|Sponsor||Rep. Berman, Howard L.|
|Date||September 28, 2010 (111th Congress, 2nd Session)|
|Staff Contact||Adam Hepburn|
H.R. XX is expected to be considered on the floor of the House on Tuesday, September 28, 2010, under a motion to suspend the rules, requiring a two-thirds majority vote for passage. The legislation was introduced by Rep. Howard Berman (D-CA) on September 28, 2010.
H.R. XX would implement a treaty between the U.S. and the United Kingdom concerning defense trade cooperation and a treaty between the U.S. and Australia concerning defense trade cooperation. This bill would provide a statutory basis for the president to implement the defense trade treaties with the UK and Australia. In doing so, the bill would ensure that violations of the treaties would be subject to criminal and civil penalties under the Arms Export Control Act (AECA). The bill would also ensure the application of the AECA to other aspects of the treaties, including the U.S. approval of third-country transfers, a ban on incentive payments, and a reporting requirement in the event that a U.S person is discriminated against on the basis of race, religion, national origin, or sex. The bill would require that certain sensitive defense articles, defense services, and technical data controlled in accordance with various nonproliferation regimes must not be included in any license-free defense trade regime.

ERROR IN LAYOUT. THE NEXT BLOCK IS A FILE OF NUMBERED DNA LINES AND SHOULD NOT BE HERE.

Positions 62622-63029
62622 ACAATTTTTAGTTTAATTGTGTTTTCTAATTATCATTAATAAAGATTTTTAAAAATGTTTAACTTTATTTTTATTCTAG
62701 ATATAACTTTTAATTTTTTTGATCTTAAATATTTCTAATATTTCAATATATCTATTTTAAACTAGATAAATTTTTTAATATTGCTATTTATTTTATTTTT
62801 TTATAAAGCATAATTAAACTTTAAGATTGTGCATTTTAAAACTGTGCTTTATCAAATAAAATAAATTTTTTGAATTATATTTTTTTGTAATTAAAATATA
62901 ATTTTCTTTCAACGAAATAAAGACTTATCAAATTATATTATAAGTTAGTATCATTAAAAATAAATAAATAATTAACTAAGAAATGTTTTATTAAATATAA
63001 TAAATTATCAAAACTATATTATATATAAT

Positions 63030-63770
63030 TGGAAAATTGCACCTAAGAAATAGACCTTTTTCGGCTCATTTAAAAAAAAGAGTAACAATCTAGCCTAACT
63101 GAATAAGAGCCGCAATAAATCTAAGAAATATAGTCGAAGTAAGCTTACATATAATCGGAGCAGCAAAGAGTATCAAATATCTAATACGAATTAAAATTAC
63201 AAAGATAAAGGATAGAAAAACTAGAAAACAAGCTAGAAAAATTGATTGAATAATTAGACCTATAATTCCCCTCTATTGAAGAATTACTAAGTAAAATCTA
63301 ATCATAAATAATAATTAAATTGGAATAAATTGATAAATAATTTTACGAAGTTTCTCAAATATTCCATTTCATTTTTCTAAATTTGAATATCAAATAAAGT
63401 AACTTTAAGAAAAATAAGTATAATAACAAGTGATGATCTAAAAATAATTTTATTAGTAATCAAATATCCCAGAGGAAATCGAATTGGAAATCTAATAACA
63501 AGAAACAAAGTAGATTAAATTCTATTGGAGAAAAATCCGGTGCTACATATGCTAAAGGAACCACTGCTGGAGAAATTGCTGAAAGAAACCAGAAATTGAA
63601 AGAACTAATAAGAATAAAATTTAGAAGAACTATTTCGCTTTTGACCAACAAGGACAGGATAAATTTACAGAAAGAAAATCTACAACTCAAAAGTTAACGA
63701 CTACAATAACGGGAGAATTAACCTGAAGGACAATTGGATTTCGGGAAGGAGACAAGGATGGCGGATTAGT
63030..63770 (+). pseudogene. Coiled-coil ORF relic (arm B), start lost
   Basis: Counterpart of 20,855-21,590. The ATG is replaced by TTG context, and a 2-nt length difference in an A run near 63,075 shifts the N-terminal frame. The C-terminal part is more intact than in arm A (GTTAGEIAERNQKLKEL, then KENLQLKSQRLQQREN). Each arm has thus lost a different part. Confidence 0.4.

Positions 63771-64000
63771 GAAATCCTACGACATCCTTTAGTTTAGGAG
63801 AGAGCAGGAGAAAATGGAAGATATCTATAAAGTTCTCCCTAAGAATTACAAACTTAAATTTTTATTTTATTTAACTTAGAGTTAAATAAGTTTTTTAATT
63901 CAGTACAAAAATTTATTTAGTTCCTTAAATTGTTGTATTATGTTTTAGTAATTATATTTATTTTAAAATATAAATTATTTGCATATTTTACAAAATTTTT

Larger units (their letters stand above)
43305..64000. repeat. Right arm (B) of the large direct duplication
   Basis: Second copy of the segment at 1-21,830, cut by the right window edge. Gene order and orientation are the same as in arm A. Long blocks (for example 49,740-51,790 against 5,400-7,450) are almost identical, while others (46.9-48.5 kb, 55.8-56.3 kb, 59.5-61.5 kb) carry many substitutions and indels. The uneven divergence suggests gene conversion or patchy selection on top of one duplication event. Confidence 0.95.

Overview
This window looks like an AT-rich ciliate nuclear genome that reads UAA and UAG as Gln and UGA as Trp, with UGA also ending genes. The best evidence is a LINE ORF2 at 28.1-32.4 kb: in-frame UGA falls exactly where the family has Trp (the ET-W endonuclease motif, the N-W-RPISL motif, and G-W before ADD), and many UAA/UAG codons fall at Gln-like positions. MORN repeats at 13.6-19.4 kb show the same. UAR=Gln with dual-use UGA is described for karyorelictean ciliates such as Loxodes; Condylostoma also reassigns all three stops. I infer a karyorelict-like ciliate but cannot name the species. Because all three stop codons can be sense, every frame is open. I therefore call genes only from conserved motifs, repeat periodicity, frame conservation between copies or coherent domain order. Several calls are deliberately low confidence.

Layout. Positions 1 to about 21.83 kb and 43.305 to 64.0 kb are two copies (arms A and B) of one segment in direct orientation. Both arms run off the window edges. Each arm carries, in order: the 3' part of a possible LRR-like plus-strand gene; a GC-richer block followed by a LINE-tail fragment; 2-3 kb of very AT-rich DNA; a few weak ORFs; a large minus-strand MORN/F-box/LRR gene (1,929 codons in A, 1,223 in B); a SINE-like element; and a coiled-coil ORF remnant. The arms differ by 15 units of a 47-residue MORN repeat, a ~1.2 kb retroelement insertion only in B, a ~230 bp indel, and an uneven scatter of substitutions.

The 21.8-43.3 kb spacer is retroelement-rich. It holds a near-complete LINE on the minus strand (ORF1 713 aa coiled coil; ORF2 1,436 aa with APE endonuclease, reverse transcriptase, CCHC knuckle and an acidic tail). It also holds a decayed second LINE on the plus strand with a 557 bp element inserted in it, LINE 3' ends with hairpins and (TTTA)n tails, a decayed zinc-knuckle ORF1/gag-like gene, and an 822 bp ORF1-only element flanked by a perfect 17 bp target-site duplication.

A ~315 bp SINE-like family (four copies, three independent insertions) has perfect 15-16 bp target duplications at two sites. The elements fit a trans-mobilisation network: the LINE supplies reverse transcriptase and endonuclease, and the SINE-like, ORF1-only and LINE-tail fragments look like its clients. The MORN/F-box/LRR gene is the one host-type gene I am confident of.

The bill would also require legislative approval before certain changes to implementing arrangements to the two treaties may enter into force for the U.S.
H.R. XX would provide authority to transfer certain naval vessels to allies of the U.S. abroad. Specifically, the bill would authorize transfer by grant of: two Osprey class minehunter coastal ships to India; three Osprey class minehunters to Greece; one Newport class amphibious tank landing ship to Chile; and a Newport class amphibious tank landing ship to Morocco. The bill would also transfer by sale an Osprey class minehunter to Taiwan.
Finally, the bill would expedite the Congressional defense export review period for Israel, and extend the dates and amounts of U.S. excess equipment that can be transferred to Israel from regional stockpiles.
The Congressional Budget Office has not produced a score for this bill as of press time.